Dr. Uecker dealt with the participation ofthe GJU students at the workshop. Contraryto the previous events with KAS, this timethe students were granted the opportunityto participate actively in the workshop “as asuitable preparation for their future professionallive”.

Dr. Al-Ja’fari discussed various aspects ofJordan’s transition to a market economy.Tough economic, political and social reformshad initiated this transition in recent years,the Jordanian socially responsible economicsystem faces huge challenges due to theglobal financial crisis. In exemplifying thecritical economic situation of the Jordanianeconomy during the 1970ies and at the beginningof the 1980ies, Dr. Al-Ja’fari explainedthe structural and politico-economicproblems of the country, which decisivelyaffected the economic growth throughoutthe year 2009 negatively.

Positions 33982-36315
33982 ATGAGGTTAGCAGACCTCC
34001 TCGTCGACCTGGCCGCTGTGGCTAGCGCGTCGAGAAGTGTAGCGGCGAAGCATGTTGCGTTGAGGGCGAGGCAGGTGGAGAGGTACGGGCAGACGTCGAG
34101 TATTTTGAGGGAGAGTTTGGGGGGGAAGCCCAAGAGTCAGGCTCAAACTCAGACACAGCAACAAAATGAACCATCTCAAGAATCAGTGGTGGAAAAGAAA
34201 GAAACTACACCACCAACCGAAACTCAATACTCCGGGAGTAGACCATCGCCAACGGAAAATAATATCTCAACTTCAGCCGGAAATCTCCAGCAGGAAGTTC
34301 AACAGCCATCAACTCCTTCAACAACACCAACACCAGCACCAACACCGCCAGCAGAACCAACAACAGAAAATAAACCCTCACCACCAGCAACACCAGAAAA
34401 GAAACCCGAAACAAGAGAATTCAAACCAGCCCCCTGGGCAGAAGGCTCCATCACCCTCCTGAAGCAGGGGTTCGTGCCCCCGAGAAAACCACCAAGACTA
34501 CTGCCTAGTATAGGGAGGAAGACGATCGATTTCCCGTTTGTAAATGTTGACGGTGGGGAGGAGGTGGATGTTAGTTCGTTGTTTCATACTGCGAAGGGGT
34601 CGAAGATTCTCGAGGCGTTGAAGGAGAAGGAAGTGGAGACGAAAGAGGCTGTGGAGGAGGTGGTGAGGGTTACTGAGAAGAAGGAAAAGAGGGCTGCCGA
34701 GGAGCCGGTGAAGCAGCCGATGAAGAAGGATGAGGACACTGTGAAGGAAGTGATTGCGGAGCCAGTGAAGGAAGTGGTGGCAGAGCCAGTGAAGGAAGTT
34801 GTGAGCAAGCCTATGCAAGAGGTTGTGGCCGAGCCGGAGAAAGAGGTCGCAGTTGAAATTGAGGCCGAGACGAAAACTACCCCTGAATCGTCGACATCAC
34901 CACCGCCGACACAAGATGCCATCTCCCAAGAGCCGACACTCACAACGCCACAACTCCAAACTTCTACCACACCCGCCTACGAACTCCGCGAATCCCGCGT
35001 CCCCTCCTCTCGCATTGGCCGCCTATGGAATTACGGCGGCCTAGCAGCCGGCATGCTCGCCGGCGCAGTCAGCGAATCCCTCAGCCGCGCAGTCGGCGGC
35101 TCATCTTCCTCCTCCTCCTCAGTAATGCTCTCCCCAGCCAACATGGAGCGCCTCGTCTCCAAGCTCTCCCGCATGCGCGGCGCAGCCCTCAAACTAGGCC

At the beginning of the oil crisis in the1970ies and after the seconded shockcaused by the Iranian Revolution in the1980ies the Jordanian economy has gonethrough hard times. Jordan witnessed thedevaluation of the Jordanian Dinar by 50%,real GDP contracted by 13%, while inflationjumped to over 25%. Unemployment nearlydoubled to about 20%. The most damagingimpact was on poverty: the percentage ofthe population below the poverty line increasedto 14.4% in early nineties. Thisslowdown in economic activity and the significantmacroeconomic instability weredragged by the International MonetaryFund’s stabilization programs which focusedmainly on the demand side and managed torestore and maintain the fiscal and monetarystability. However, these measures didnot manage to build a solid foundation forsustainable economic growth. Only after institutionalizinga cooperation agreement betweenthe private and public sectors in the1990ies and the formation of the EconomicConsultative Council has the transition tosocial market economy in Jordan startedthanks to liberalization plans, free tradeagreements and privatization programs.